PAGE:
Conclusion? Yes the model prediction is consistent with the underlying theory (ufff). The theory predicts that a simple parameter changes a lot the scaling between mountain elevation and rainfall. This parameter depends on the size of transported grains. This is a nice example of how the characteristic of a small ”nothing” (sediment particule) potentially determines the morphology of a big thing (the whole landscape). It remains to be understood what controls the size of grains transported by rivers. There is an important, poorly explored consequence: if is small then S ~ P-1.5. In that case, for low P values, ie. arid climate, a small change in P has a dramatic effect on S. For wetter climates with larger P the change is on the contrary modest.

Obviously, this is not all the story. This analysis holds for m = 0.5 and n = 1, it must be reevaluated for other values. In particular, accounting for detachment threshold in the ϵ detachment law and for the full range of floods in rivers changes things. Experts can learn more by reading Tucker (2004); Lague (2014); Deal et al. (2017). Vegetation and most probably glaciers play a role too.

And what about the scaling with tectonic uplift rate U? Look at the simulations and verify the predictions of the theory using the same approach as above.

Suggestions for teaching:
Discuss the predictions for different m and n values.
Discuss the limitations of the model concerning the analysis of the S-P scaling (constant and homogeneous rainfall rate, no weathering, no vegetation, no glaciers, only one grain size, realism of the dynamic equilibrium hypothesis, response time of topography to a change in P etc...)
Discuss how to test these predictions on natural examples using Google Earth and global climate data.

References

   Davy, P., and D. Lague (2009), The erosion / transport equation of landscape evolution models revisited, J. Geophys. Res., 114, doi:10.1029/2008JF001146.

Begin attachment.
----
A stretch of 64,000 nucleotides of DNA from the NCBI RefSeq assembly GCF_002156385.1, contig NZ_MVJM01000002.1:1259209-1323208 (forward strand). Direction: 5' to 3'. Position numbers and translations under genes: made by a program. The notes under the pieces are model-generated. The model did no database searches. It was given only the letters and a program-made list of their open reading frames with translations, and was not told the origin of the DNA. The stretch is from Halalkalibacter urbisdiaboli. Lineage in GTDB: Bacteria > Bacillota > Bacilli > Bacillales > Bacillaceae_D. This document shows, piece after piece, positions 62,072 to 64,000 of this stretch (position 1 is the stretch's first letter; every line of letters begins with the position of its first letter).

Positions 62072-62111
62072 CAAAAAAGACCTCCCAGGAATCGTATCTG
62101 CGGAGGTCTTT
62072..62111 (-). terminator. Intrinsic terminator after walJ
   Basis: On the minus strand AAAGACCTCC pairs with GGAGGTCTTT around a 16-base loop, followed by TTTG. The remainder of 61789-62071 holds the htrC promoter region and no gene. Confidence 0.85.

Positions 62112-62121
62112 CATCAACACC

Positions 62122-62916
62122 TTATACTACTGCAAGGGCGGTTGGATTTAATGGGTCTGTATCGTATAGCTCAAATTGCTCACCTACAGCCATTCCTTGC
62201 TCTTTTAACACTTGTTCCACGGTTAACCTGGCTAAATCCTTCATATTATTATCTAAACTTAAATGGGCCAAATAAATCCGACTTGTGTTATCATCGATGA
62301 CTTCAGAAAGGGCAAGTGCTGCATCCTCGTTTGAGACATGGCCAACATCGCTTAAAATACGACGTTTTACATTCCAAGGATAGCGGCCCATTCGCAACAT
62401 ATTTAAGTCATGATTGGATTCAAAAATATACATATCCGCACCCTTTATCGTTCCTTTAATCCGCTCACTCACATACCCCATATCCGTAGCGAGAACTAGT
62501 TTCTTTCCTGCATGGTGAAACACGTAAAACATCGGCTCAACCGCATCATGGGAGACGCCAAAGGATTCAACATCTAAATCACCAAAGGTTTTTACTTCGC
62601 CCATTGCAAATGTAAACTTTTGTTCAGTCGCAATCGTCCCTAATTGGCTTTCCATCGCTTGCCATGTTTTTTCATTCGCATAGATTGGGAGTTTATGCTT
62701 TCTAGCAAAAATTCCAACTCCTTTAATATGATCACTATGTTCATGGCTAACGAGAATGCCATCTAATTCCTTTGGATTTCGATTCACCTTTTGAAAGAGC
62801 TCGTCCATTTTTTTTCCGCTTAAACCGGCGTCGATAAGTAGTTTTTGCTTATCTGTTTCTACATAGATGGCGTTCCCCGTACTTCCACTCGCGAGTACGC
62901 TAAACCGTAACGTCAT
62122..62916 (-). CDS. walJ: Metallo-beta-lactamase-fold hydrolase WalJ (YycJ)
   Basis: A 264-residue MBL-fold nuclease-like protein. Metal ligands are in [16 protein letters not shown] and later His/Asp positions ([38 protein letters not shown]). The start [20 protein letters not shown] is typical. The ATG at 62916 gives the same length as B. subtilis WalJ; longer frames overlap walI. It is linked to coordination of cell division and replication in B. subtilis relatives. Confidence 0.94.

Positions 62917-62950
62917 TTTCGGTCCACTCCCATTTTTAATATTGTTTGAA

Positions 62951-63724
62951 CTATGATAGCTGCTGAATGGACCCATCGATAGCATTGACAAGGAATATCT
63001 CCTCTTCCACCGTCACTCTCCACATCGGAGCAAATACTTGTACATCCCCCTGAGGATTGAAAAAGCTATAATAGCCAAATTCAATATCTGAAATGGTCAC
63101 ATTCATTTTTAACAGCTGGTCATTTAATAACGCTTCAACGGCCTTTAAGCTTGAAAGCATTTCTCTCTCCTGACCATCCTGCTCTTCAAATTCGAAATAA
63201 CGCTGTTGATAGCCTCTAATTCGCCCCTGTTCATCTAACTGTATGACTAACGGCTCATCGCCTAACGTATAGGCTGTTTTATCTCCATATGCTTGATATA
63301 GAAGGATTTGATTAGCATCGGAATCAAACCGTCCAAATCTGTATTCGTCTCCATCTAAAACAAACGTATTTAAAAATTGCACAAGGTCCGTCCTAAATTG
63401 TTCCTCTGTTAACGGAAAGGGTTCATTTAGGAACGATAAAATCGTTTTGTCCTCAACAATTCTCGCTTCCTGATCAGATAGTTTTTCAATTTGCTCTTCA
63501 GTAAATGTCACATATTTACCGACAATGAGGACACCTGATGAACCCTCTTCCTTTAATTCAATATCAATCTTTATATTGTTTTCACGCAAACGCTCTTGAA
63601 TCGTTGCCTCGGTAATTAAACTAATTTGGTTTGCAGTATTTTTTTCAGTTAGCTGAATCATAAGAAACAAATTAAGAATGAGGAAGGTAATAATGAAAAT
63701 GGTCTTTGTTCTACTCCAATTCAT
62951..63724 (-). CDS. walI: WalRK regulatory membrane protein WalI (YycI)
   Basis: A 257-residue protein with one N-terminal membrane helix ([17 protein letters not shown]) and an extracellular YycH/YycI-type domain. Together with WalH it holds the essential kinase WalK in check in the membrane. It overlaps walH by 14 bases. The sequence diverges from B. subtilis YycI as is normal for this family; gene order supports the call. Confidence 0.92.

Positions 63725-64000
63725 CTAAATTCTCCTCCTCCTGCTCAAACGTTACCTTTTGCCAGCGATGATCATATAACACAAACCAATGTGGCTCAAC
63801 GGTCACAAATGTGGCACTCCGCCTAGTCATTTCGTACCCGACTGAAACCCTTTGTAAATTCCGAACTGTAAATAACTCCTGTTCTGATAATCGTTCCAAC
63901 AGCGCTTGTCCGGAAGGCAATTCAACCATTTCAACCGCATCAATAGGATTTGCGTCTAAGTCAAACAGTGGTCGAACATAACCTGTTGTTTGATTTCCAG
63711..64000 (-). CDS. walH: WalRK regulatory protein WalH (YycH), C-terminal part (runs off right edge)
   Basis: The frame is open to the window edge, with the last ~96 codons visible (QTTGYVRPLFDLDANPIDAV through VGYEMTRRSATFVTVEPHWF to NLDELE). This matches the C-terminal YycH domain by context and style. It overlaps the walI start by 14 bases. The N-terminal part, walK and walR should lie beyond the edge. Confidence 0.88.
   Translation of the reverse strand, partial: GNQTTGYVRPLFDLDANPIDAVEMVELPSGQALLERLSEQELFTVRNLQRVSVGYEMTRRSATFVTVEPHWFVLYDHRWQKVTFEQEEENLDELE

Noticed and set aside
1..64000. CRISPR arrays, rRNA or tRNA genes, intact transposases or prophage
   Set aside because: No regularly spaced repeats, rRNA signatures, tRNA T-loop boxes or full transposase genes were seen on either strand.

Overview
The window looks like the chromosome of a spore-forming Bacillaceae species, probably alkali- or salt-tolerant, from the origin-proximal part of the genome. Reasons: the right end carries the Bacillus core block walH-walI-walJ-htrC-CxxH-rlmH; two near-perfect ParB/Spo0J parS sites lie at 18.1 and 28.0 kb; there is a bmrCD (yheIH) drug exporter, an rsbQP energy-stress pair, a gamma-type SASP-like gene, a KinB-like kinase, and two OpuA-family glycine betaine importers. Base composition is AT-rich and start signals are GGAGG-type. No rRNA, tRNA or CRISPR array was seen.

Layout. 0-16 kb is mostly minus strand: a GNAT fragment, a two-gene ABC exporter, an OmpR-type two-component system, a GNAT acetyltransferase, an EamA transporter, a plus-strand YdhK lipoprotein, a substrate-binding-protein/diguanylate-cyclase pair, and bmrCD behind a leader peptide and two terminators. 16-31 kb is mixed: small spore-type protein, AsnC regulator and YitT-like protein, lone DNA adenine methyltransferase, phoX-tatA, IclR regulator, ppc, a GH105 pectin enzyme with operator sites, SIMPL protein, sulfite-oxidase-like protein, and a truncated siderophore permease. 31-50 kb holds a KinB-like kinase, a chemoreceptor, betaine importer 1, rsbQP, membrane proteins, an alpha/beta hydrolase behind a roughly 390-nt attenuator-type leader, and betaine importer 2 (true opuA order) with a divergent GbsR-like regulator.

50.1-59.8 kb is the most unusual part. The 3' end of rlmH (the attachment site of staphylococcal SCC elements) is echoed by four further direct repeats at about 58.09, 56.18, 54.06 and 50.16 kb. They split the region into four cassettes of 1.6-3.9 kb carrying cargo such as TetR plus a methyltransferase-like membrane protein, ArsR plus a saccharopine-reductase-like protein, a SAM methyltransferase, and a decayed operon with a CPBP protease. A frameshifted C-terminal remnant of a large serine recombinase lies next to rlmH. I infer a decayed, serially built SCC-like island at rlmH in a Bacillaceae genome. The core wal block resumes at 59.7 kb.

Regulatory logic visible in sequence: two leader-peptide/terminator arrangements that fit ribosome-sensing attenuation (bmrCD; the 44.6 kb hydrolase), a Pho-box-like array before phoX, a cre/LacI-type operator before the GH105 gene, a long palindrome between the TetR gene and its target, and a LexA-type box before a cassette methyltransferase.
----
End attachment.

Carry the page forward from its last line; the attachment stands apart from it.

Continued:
Deal, E., A.-C. Favre, and J. Braun (2017), Rainfall variability in the himalayan orogen and its relevance to erosion processes, Water Resources Research, 53(5), 4004–4021.

   Dielforder, A., R. Hetzel, and O. Oncken (2020), Megathrust shear force controls mountain height at convergent plate margins, Nature, 582, 225–241, doi:https://doi.org/10.1038/s41586-020-2340-7.

   Guerit, L., X.-P. Yuan, S. Carretier, S. Bonnet, S. Rohais, J. Braun, and D. Rouby (2019), Fluvial landscape evolution controlled by the sediment deposition coefficient: Estimation from experimental and natural landscapes, Geology, 47(9), 853–856, doi:10.1130/G46356.1.

   Lague, D. (2014), The stream power river incision model: evidence, theory and beyond, Earth Surf. Proc. Land., 39(1), 38–61, doi:10.1002/esp.3462.

   Molnar, P., and P. England (1990), Late Cenozoic uplift of mountain ranges and global climate change: chicken or egg?, Nature, 346, 29–34.

   Roe, G. H., D. Montgomery, and B. Hallet (2003), Orographic precipitation and the relief of mountain ranges, J. Geophys. Res., 108(B6), 2315, doi:10.1029/2001JB001521.

   Tucker, G. (2004), Drainage basin sensitivity to tectonic and climatic forcing: Implications of a stochastic model for the role of entrainment and erosion thresholds, Earth Surf. Proc. Land., 29, 185–205, doi:10.1002/esp.1020.

   Whipple, K. X., and G. E. Tucker (1999), Dynamics of the stream-power incision model: implication for heigth limits of mountain ranges, landscape response timescales, and research needs, J. Geophys. Res., 104, 17,661–17,674.

   Whipple, K. X., and G. E. Tucker (2002), Implication of sediment-flux-dependent river incision models for landscape evolution, J. Geophys. Res., 107(B2), 2039, doi:10.1029/2000JB000044.

   Whipple, K. X., E. Kirby, and H. Brocklehurst (1999), Geomorphic limits to climate-induced increases in topographic relief, Nature, 401, 39–43.